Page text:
It's one thing to enjoy deer hunting with a bow or rifle. What you don't want to do is hit one with your car or truck.
Odds of hitting a deer vary state by state
New data from State Farm paints a nationwide picture of where dangerous deer strikes are most common. The odds of colliding with a deer stayed about the same in 2015 as the previous year, averaging 1 in 169 nationwide. No matter where you live, that rate doubles in October, November and December as bucks and does cross the countryside (and, increasingly, city streets) looking for love.
But which state you live in does matter a great deal. Some states have relatively very few deer for their human population, like California or most of Florida. States in the South and Midwest tend to have the higher odds of these often-devastating crashes. The state where drivers are most likely to collide with a deer, elk or moose is West Virginia, followed by Montana and Iowa. If you travel in the Mountain State, be prepared for the 1 in 44 chance you'll cross paths with a bounding deer.
Keep headlights, brakes in good repair
Smart drivers know to keep their vehicles in top condition all year, but if you live where deer are a special hazard, there are steps you can take.
Headlights can make a big difference in spotting a doe as she makes a run out of the woods into your path. All but the most expensive head lamps degrade over time, so check to see if they're still lighting your way well enough. Over the years, the plastic or glass encasing the lamp can also become discolored or dirty. Auto repair shops have special methods they can use to bring new life to even the most clouded headlights.
Let's hope you don't have to stomp on the brakes to avoid hitting a deer, but if you do, you'll want your disks and rotors in top shape.
Cars and trucks collide with all sorts of animals, of course, but deer strikes are by far the most commonly reported ones. The toll in life - human and animal - can be hard to believe. Nationwide, a full 5 percent of auto wrecks involve animals, according to a 2008 study cited by wildlife advocates in a New York Times column. Just counting collisions with deer, elk and moose, State Farm estimated almost 1.3 million claims were filed between June 2014 and July 2015.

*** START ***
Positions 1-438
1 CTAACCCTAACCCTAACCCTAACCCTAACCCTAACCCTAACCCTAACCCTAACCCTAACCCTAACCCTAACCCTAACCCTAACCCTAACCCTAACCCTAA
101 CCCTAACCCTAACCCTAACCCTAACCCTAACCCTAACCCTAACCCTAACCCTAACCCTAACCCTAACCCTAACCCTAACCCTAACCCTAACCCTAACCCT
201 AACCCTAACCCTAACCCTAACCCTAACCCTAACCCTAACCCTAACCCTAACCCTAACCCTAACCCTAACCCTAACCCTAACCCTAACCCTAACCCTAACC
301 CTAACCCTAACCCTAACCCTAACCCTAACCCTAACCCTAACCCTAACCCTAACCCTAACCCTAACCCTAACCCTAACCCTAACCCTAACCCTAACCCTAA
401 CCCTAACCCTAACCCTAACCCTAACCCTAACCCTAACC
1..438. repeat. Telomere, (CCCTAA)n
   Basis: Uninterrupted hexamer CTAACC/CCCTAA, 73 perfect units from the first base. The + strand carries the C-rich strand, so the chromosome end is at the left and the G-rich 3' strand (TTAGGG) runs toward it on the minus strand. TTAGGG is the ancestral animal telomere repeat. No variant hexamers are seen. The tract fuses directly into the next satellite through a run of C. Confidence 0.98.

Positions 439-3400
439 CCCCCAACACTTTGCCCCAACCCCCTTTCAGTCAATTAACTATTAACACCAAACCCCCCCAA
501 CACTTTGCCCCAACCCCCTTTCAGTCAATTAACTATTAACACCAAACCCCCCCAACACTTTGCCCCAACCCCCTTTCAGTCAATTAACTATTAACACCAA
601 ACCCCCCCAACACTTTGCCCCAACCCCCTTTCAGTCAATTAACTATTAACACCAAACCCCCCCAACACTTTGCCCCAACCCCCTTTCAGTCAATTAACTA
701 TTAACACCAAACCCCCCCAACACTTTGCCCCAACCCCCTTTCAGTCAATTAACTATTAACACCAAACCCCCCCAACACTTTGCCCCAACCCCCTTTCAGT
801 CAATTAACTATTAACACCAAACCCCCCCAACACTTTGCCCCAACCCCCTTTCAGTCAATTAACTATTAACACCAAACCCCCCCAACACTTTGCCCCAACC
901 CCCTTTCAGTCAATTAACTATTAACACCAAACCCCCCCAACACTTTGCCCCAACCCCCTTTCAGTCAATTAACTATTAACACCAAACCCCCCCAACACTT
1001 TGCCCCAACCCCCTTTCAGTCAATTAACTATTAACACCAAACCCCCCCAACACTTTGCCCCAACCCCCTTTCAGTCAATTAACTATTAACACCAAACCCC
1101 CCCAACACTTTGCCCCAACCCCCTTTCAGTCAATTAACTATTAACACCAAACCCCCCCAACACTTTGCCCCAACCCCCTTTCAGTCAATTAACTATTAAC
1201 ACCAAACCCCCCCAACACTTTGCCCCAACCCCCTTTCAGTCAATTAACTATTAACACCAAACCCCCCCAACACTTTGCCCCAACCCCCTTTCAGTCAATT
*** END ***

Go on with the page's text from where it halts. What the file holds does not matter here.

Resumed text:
Deer collisions cost $3.8 billion when you count up all the money and resources they take up: vehicle repair, hospital bills and police officers' time, to name a few.
Texas, Wisconsin see most human deaths from animal strikes
Let's take a look at the costs just to drivers. Running into an animal or having one run into your vehicle costs an average of $2,730, according to Insurance Institute for Highway Safety figures since 2001. Deer strikes cost even more: the average claim hit $4,135 in 2015. That's 6 percent more than in 2014.
It isn't always the animal who dies, either. From 2004 to 2013, country-wide, 2,002 people died as a result of colliding with an animal. Texas and Wisconsin suffered to most human deaths over that period, at 180 and 121 deaths respectively.
How to avoid deer
While no driver can reduce his or her chances of hitting a deer to zero - even urban drivers hit them sometimes - there are steps one can take.
For instance, don't become blind to "deer crossing" signs just because you pass the same ones every day on your commute. Wildlife officials put them at areas known to be frequented by the animals. And they're not just in the country, though most animal strikes do take place on less-frequently traveled two-lane roads. Syracuse, New York, to cite just one city, has more than two dozen deer crossings.
Common-sense precautions that help for any driving situation also help reaction time when deer appear. So don't text or eat while driving, especially during the dawn and dusk hours when deer are most active.
Finally, if it's too late to avoid a collision, experts highly recommend not swerving. That's because it's often impacts with trees or oncoming cars - not the precipitating deer strike - that deal out the most bodily and vehicular damage.